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Biomarker Data Improves Risk Prediction for Pancreatic Cancer

By LabMedica International staff writers
Posted on 07 May 2020
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Image: Histopathological micrograph of pancreatic adenocarcinoma arising in the pancreas head region (Photo courtesy of KGH).
Image: Histopathological micrograph of pancreatic adenocarcinoma arising in the pancreas head region (Photo courtesy of KGH).
Pancreatic cancer risk prediction models based on clinical factors may be refined and improved by bringing in other types of data, including germline genetic risk variant and blood-based biomarker data.

Pancreatic cancer is the third leading cause of cancer death in the USA, and 80% of patients present with advanced, incurable disease. Risk markers for pancreatic cancer have been characterized, but combined models are not used clinically to identify individuals at high risk for the disease.

A team of scientists led by those at the Harvard T.H. Chan School of Public Health (Boston, MA, USA) used a nested case-control approach, and brought together genetic, clinical, and other data for 500 individuals with primary pancreatic adenocarcinoma and 1,091 matched control individuals, enrolled through four prospective studies, using these data to develop several pancreatic cancer risk models based on clinical data alone, genetic and clinical factors, or genetic, clinical, and biomarker data.

Genomic DNA was extracted from peripheral blood leucocytes of cohort participants. Details on genotyping, variant imputation, and quality control procedures were previously reported. Circulating levels of proinsulin (pmol/L), adiponectin (mg/mL), interleukin-6 (IL-6; pg/mL), and branched-chain amino acids (BCAAs; mmol/L) were measured and represent four major categories of circulating markers related to pancreatic cancer risk (insulin resistance, adipokines, inflammation, and peripheral tissue catabolism, respectively). The team dichotomized circulating adiponectin with a cut off of 4.4 mg/mL).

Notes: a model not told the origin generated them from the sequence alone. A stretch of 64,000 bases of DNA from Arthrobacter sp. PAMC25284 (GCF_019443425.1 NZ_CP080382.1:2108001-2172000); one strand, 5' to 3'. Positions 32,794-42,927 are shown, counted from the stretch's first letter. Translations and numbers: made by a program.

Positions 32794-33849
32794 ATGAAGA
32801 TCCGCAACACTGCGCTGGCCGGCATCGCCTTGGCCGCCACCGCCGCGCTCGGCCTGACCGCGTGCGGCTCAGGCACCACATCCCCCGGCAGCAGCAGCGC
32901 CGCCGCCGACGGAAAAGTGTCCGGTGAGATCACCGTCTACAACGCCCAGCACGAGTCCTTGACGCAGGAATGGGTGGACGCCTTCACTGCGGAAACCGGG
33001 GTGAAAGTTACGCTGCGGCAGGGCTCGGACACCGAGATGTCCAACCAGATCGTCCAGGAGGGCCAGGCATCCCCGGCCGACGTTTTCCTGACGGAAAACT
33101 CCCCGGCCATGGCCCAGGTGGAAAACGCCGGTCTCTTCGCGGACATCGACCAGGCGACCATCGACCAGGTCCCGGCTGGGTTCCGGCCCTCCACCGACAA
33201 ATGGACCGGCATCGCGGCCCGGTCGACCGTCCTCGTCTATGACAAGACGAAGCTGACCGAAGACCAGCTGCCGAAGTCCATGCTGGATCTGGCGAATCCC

When the team applied those models to almost 1,000 more cases or controls followed for up to 10 years, it found that the integrated model provided the most accurate pancreatic risk prediction, surpassing risk estimates done using clinical data without genetic or blood biomarker insights. Model discrimination showed an area under ROC curve of 0.62 via cross-validation. The final integrated model identified 3.7% of men and 2.6% of women who had at least three times greater than average risk in the ensuing 10 years. Individuals within the top risk percentile had a 4% risk of developing pancreatic cancer by age 80 years and 2% 10-year risk at age 70 years.

The authors wrote that because all of their subjects were enrolled in prospective cohorts, all risk factor data and circulating markers were measured before the cases' diagnosis of pancreatic cancer, faithfully recapitulates the situation faced by primary care physicians, where decisions related to disease screening are made in the prediagnostic setting using data collected in the several years prior to cancer diagnosis.

Peter Kraft, PhD, a Professor of Epidemiology and senior author of the study, said, “Like most cancers, pancreatic cancer is multifactorial. The more we are able to combine information from multiple domains, the better we will become at identifying those who could benefit from screening. These factors have been investigated individually and in this study, we wanted to examine the combined effect of clinical factors, common genetic predisposition variants, and circulating biomarkers.” The study was published on April 22, 2020 in the journal Cancer Epidemiology, Biomarkers, and Prevention.

Related Links:
Harvard T.H. Chan School of Public Health


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